Levakovic v Denmark (third-party intervention, 2018)
24 November 2017
The applicant was a Romani man and Croatian citizen (and therefore an EU citizen). He was born in the Netherlands and moved to Denmark when he was a baby. He lived in Denmark his entire life and could only speak Danish and Romanes. He was convicted of several criminal offences and faced deportation from Denmark as a result.
The ERRC’s Third-Party Intervention
We made submissions on two points. First, we provided an overview of the relevant provisions of EU law on the free movement of persons, citing, in particular, the EU Charter of Fundamental Rights (Article 45 § 1), EU Directive 2004/38, and the case law of the Court of Justice of the European Union (“the CJEU”). We pointed out that EU citizens who have resided for an extended period in other Member States are likely to enjoy a very high level of legal protection against expulsion from the Member State in which they are living. This was the case even if they had only recently became EU citizens, that is, if their country of underlying nationality had only recently joined the EU. We submitted that in order for the expulsion of an EU citizen from another Member State to be “in accordance with the law”, the domestic courts would have to have undertaken an extensive analysis of the relevant EU law principles, which would necessarily involve consideration of the applicable EU legal instruments and the CJEU case law. Second, we described the effect of antigypsyism and xenophobia in Denmark on Roma living in the country, including the willingness of the authorities to disregard the EU law rights of Romani EU citizens when attempting to expel them. In this context, we urged the Court to be particularly attentive to any stereotypes that may have contaminated any decision to expel a Romani person, to name those stereotypes, and to challenge them. This was particularly important in cases where the rights of the persons concerned – such as their EU law rights – had not been properly considered in the domestic proceedings.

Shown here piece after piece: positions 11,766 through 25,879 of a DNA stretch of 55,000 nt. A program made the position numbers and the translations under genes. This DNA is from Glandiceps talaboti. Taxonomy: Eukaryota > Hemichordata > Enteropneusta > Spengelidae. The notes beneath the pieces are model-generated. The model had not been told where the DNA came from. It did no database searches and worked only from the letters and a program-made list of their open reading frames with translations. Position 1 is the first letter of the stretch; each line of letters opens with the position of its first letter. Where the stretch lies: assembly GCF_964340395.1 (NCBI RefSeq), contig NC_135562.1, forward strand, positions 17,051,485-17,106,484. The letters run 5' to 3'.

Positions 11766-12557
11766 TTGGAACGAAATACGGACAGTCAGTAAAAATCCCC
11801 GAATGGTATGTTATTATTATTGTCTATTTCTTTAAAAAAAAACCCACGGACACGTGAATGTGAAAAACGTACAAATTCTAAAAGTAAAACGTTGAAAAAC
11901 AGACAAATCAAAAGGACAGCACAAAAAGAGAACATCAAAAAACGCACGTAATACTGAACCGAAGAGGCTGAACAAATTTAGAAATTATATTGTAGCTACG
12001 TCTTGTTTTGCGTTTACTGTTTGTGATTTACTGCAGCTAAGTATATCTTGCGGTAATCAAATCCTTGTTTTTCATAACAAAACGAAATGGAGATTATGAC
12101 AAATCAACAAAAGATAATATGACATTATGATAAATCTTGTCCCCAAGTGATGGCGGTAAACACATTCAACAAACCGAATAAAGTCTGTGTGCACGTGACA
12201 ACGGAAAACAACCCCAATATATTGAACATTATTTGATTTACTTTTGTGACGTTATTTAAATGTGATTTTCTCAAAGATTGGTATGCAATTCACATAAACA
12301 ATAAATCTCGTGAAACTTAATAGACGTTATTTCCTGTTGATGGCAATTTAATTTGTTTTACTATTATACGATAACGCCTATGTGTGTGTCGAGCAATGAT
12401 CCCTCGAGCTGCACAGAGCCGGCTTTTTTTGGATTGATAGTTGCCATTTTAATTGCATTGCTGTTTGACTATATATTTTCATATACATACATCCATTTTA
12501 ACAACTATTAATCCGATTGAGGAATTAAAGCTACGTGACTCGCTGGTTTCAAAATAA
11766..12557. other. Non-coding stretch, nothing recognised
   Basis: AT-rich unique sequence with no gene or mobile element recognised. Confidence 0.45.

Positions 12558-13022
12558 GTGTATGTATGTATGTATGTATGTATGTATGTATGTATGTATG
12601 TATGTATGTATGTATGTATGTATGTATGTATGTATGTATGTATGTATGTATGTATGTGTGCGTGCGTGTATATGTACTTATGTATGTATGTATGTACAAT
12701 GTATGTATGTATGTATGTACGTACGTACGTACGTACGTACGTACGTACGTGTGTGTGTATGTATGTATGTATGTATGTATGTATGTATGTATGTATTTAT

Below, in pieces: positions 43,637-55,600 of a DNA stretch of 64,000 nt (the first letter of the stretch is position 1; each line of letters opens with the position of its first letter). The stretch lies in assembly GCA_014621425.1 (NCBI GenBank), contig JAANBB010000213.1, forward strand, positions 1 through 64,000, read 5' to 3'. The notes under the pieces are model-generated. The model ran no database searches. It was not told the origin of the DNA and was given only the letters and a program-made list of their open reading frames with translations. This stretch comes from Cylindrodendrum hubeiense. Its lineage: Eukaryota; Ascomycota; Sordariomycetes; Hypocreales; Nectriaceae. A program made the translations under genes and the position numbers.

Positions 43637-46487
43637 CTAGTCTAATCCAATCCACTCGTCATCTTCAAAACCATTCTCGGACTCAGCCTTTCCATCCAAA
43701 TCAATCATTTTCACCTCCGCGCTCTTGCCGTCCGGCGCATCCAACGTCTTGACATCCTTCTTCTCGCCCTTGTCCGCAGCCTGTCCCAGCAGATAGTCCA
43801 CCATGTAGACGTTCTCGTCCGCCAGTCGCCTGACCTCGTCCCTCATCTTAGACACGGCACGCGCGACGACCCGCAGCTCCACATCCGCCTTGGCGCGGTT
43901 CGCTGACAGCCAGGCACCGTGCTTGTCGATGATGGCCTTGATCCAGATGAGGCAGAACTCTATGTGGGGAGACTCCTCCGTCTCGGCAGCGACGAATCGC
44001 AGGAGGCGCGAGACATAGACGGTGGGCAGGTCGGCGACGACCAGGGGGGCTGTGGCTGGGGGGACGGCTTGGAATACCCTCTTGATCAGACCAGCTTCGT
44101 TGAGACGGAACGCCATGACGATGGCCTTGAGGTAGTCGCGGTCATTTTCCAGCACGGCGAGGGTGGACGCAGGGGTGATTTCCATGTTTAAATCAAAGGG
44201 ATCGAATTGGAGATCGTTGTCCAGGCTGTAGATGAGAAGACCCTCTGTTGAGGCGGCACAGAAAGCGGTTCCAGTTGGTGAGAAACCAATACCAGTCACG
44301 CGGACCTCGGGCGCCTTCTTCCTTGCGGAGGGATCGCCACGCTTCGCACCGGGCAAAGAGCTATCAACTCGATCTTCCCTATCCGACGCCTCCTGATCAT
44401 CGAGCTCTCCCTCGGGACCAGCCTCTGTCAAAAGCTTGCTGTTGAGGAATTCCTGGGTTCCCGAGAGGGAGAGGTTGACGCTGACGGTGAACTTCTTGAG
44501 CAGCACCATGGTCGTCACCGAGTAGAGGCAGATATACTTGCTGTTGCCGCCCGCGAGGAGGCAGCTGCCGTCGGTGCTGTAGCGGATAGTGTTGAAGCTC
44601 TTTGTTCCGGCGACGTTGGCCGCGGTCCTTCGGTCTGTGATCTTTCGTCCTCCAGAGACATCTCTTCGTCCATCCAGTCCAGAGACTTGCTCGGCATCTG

The Court’s Judgment
A seven-judge chamber of the European Court ruled unanimously on 23 October 2018 that expelling the applicant to Croatia did not amount to a violation of his right to respect for private and family life (Article 8 of the European Convention on Human Rights). The Court found that there were no strong reasons to substitute its own view for the view reached by the courts in Denmark. In response to our comments about antigypsyism (which the judgment refers to as “so-called anti-gypsyism”) in Denmark, the Court wrote that “There are no indications whatsoever that the domestic authorities may have based their decisions on stereotypes about Roma”. The Court did not address our submissions about European Union law.
The Court’s judgment can be found here.
Our third-party intervention can be found here.